5 Reasons Why So Many Digital Transformations Fail

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Digital Transformation

Digital transformation is a process that boosts profit and efficiency if done right. Therefore, there’s no secret as to why so many companies undergo a digital transformation implementation project. However, because each implementation is unique (depending on the inner structure of each company), it doesn’t always go as planned. 

Overall, the main goal is to simplify and streamline the workflow in a company. While simple and attractive, this is not an easy-to-reach goal even when leadership is fully involved. So, if you think digital transformation is the answer for your business, check out these five reasons why so many similar projects end in failure. 

#1: Lack of Experience or Guidance

Digital transformation is not just about replacing old equipment with technologically advanced devices. While the process does encourage the use of modern devices (for remote collaboration and faster data processing), this is only one small step in the implementation. 

In order to have a digitally transformed business, you have to identify all the processes that slow down production. Additionally, it’s important to find the right reasons behind lags, bottlenecks, or miscommunication between departments. Managers also have to learn how to define goals and KPIs without creating conflict between teams. 

All these needs and more are identified during the first stage of the implementation – analysis of the systems. This step is crucial for your digital transformation success, which is why it’s best handled by an expert with years of practice and well-documented successes. For instance, a digital transformation strategy always starts with a team of experts trying to understand a business’s processes and flow. 

So, to make sure your implementation is a success, look for a specialized firm to provide guidance and advice along the way.

#2: Resistance to Change

You’ll hear that leadership needs to be on board for a digital transformation project to be successful. 

This is true, but there is another side to the coin – the employees. This process brings change (and lots of it). People won’t be using the same processes, talk with the same people, or communicate using the same tools.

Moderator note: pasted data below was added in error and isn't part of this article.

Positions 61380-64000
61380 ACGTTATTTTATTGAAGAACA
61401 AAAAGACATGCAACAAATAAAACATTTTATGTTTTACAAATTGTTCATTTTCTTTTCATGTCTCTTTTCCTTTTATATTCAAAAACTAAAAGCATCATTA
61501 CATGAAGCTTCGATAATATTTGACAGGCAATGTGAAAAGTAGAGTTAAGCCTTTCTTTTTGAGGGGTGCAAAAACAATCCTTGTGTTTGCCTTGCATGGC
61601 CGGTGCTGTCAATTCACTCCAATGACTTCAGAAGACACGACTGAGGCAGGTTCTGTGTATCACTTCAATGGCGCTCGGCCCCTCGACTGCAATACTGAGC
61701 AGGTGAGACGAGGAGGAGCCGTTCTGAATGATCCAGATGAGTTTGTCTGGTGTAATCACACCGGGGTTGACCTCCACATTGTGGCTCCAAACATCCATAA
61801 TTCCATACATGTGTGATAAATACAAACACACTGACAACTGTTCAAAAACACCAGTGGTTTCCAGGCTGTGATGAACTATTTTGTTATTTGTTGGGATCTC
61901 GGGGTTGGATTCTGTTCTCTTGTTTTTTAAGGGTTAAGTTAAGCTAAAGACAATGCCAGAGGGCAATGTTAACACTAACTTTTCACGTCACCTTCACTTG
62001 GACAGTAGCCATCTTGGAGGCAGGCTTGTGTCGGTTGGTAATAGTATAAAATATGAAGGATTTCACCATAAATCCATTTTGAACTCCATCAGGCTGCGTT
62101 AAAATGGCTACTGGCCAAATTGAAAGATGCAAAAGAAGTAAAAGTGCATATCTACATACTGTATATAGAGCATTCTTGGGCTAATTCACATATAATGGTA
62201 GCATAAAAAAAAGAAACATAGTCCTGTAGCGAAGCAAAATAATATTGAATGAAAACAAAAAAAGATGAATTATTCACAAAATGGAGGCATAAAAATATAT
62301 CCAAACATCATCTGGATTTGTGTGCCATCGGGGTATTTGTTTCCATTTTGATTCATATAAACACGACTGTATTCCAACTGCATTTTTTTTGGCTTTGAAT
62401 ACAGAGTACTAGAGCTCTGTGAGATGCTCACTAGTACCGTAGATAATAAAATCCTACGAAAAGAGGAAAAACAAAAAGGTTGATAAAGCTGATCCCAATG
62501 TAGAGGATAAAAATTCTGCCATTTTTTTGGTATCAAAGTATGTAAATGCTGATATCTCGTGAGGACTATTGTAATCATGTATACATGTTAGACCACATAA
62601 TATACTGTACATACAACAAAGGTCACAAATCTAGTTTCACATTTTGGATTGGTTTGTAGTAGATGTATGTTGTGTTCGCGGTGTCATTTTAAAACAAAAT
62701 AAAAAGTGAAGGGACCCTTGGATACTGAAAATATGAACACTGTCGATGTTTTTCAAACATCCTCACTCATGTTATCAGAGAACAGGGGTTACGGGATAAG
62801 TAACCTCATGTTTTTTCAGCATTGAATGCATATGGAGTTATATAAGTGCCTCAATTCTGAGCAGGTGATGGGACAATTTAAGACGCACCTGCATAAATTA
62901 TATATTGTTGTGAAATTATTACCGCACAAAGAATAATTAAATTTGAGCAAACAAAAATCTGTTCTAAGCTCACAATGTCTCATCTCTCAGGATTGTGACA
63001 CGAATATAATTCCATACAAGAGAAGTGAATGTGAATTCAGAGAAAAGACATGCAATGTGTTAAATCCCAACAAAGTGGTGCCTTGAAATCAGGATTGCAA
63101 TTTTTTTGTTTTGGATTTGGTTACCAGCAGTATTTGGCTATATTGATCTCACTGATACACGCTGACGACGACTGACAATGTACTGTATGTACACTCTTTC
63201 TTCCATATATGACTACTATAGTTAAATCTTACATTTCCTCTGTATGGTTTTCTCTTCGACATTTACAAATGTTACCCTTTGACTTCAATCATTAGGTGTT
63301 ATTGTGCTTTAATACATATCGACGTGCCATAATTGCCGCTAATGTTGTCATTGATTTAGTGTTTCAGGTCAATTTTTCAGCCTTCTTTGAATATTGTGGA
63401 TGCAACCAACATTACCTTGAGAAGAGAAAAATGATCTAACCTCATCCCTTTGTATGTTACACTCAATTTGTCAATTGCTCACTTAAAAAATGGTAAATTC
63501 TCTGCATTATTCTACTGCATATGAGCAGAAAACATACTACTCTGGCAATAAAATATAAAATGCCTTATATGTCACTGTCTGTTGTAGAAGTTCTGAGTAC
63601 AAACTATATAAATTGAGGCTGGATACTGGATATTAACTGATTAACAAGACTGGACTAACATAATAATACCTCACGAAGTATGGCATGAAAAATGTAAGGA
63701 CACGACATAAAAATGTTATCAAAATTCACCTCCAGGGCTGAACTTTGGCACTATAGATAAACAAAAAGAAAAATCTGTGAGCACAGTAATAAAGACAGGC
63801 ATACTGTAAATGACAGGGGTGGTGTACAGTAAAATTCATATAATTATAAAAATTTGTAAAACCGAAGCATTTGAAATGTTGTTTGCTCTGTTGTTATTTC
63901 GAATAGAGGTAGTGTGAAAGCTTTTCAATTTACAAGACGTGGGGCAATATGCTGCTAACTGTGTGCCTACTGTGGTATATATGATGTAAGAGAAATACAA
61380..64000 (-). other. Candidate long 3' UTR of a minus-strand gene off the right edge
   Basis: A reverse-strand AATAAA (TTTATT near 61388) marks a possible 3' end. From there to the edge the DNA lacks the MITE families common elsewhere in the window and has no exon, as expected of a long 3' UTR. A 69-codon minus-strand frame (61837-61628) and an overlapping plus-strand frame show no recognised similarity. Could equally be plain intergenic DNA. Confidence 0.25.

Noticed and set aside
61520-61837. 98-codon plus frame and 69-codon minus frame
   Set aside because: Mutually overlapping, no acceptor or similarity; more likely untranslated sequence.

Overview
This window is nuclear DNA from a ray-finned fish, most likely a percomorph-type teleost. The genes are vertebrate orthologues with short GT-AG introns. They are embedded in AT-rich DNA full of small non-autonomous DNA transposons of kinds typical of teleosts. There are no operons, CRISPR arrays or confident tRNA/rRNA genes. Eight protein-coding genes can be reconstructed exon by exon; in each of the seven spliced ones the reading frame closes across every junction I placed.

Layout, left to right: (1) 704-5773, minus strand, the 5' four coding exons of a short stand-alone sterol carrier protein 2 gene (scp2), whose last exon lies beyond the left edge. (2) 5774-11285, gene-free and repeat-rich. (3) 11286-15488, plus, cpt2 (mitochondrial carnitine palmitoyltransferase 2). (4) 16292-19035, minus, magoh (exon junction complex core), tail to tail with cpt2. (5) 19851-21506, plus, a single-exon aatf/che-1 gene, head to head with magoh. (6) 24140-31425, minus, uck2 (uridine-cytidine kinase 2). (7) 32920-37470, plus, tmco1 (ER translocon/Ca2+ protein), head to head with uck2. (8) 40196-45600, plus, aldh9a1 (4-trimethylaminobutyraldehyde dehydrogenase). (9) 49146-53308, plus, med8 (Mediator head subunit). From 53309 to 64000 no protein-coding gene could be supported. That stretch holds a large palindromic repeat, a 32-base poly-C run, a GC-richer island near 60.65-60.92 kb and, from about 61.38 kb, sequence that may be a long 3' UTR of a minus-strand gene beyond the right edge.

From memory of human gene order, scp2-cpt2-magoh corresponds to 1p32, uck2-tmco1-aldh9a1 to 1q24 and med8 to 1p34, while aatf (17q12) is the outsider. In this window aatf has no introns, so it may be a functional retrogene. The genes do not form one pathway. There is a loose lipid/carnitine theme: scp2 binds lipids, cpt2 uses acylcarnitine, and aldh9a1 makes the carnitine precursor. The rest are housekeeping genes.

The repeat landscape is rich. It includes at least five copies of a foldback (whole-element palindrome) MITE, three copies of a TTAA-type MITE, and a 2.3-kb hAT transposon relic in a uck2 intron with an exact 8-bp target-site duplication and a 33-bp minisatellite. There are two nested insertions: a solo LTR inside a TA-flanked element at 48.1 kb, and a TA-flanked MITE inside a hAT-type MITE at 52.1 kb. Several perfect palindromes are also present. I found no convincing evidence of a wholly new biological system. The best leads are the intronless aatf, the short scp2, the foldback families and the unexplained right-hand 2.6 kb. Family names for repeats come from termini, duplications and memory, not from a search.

If the employees are not trained to deal with this change and the idea of an organizational cultural shift is not supported, the implementation will fail. 

#3: New Tech & Broken Processes

If you don’t dig deep enough to find the processes that don’t work in your company, new tech won’t bring anything new. 

Take a look at your onboarding process – is it designed to give new employees a purpose within the company? Is it transparent and easy to understand? Is there a way to make it better? 

Now do the same with all the other major processes in your business and identify the weak spots. Next, reorganize everything so each process is goal-driven and working according to a well-established strategy. 

#4: No Clear Goals

Why do you want to undergo this transformation?

True, successful digital transformation projects come with improved process efficiency and increase profits. However, these are only the results of a well-designed strategy, based on clearly defined goals. 

So, what are you trying to achieve? What is your key area of focus when you think you want better processes? Do you plan to reduce production costs? Or maybe you want to make the production more flexible, so you can release more products for a wider range of customers. 

Clear goals help you set the right processes and allow employees to understand their role in this change. 

#5: Failure in Thinking Through your Tech Needs

There is a huge difference between digitization and digitalization (that many business owners miss). The first term refers to converting processes and products to a digital form. The second one is about using the right strategies to make the most out of the digitized processes.  

Therefore, when you want a successful digital transformation implementation, you shouldn’t just think about the technology you’ll use. You should also see the compliance implications and the measures you’ll need to take so the tech tools will work well with your processes. 

For instance, a business that wants to use a CMS tool to improve customer management and communication should also consider the infrastructure needed for the tool to work and the security implications of such a transformation. 

Key Takeaway

Digital transformation is a long-term project that brings about change and new tools. Therefore, businesses need to be aware of their own needs and the multi-layered approach of such an implementation.